LITTLE ROCK - A federal judge declared a mistrial Friday in a civil suit alleging discrimination and defamation by the Arkansas state treasurer and a top staffer, respectively.
U.S. District Judge Brian Miller ended the trial on the morning of its fifth day. A day earlier, Jim Harris, chief of staff for state Treasurer Dennis Milligan, was carried out of the federal courthouse on a stretcher and taken to a hospital complaining of chest pains.
After the incident Thursday, lawyers for the plaintiff, David Singer, asked for a mistrial, arguing that the jury would be prejudiced in favor of Harris because of sympathy for his health condition. On Friday morning, with Harris still absent from the courtroom, Miller said he agreed.
“I just don’t see a way of undoing what that jury saw,” Miller said.
Milligan fired Singer as his outreach manager in April 2015, and about a month later Singer filed a suit alleging that Harris had defamed him by writing an office email in which he speculated that Harris had mental problems and by taking steps to ensure that reporters saw the email.
The suit also alleges that Milligan discriminated against Singer based on a perceived disability.
Singer’s lawyers used documents subpoenaed from several news organizations, including the Arkansas News Bureau, in an attempt to show that Harris went outside the standard protocol for responding to requests under the state Freedom of Information Act in order to smear Singer. They also presented testimony seeking to show that Harris’ statements about Singer’s mental health were false.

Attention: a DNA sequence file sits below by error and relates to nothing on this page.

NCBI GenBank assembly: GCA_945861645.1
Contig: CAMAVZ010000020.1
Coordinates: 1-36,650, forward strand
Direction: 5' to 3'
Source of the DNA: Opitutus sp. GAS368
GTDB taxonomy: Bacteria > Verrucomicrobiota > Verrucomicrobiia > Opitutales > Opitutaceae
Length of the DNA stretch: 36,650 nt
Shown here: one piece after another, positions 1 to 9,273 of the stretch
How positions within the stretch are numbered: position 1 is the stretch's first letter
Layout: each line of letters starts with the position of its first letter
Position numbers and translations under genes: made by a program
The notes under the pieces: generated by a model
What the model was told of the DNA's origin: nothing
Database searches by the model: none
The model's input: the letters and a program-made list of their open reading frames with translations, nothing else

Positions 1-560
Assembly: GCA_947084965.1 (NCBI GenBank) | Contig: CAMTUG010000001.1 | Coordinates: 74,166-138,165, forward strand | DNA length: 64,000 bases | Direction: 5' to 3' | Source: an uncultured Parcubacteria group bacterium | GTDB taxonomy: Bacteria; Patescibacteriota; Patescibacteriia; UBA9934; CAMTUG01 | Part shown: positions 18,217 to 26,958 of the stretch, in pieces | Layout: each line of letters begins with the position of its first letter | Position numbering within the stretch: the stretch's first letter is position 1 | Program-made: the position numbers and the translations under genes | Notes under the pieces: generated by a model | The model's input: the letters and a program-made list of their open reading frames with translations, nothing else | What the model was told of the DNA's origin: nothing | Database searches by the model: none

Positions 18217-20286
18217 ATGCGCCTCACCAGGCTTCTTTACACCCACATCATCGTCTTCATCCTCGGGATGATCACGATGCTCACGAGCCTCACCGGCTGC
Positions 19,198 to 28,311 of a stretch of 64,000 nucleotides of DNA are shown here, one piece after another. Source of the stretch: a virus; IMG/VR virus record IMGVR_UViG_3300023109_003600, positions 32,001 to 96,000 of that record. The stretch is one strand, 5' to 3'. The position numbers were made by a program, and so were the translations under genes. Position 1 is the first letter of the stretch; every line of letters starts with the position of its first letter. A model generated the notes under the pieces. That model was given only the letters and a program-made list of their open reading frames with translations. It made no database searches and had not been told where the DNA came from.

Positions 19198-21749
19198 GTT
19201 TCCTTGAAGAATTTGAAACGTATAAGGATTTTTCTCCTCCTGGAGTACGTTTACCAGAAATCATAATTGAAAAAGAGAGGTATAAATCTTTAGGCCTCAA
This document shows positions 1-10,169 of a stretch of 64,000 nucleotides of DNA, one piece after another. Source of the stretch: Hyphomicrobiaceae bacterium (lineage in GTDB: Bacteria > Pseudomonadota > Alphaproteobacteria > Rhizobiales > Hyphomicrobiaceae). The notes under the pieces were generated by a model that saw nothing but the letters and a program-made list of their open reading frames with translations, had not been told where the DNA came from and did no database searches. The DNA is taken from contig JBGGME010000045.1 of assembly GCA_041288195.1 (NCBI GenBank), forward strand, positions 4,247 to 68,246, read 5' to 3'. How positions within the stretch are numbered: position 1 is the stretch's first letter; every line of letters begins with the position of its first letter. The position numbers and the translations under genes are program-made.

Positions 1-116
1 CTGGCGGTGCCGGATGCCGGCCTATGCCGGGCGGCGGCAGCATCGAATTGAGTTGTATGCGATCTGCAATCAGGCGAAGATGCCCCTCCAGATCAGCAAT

Lawyers representing Milligan and Harris — with Harris paying for representation himself because he was sued as an individual and not in his official capacity — sought to show through testimony that the release of Harris’ email was legitimate and that the speculation about Singer’s mental health had nothing to do with Singer’s firing.
Harris mentioned in testimony Wednesday that he had heart problems. After he was taken out of the courtroom Thursday, Luther Sutter, an attorney for Singer, told the judge he believed Harris faked his attack.
“I can personally guarantee you that Mr. Harris is going to have a clean bill of health tomorrow,” Sutter said.
Miller told Sutter, “What you just said was the most despicable thing I’ve heard in a long time from a lawyer.”
On Friday, Sutter told the judge he had a basis for his remark about Harris.
“If I didn’t have a good-faith belief in what I said, it would have been despicable. I had a good-faith basis. I’ve got training as an Army field medic. I looked over there, and the medics did not start a heart-attack protocol,” Sutter said.
“You also said here at the bench that you could go over there and resuscitate him but you weren’t going to do it,” Miller said.
Miller also asked why Singer did not want to continue with the trial, if he believed Harris was faking, so he could put Harris on the stand and undermine his credibility by showing jurors he faked the attack.
Singer’s lawyers said they should not have to bear the burden of proving a new element in the case and said extending the trial over the weekend would increase the risk of jurors being exposed to news coverage of it.
Byron Freeland, an attorney for Harris and Milligan, told the judge Harris has a serious health condition and said he hoped Singer would try to prove Harris was faking, “because it’s going to backfire on him.”
Freeland also said Singer’s lawyers should not complain about media coverage. He showed the judge a photo that Matt Campbell, attorney for Singer, posted to Facebook on Thursday depicting the Fred Sanford character from the sitcom “Sanford and Son” clutching his chest.
“They put a picture of Fred Sanford on there saying, ‘I’m having the big one,’ and equate it to my client, and they’re complaining about the media?” he said.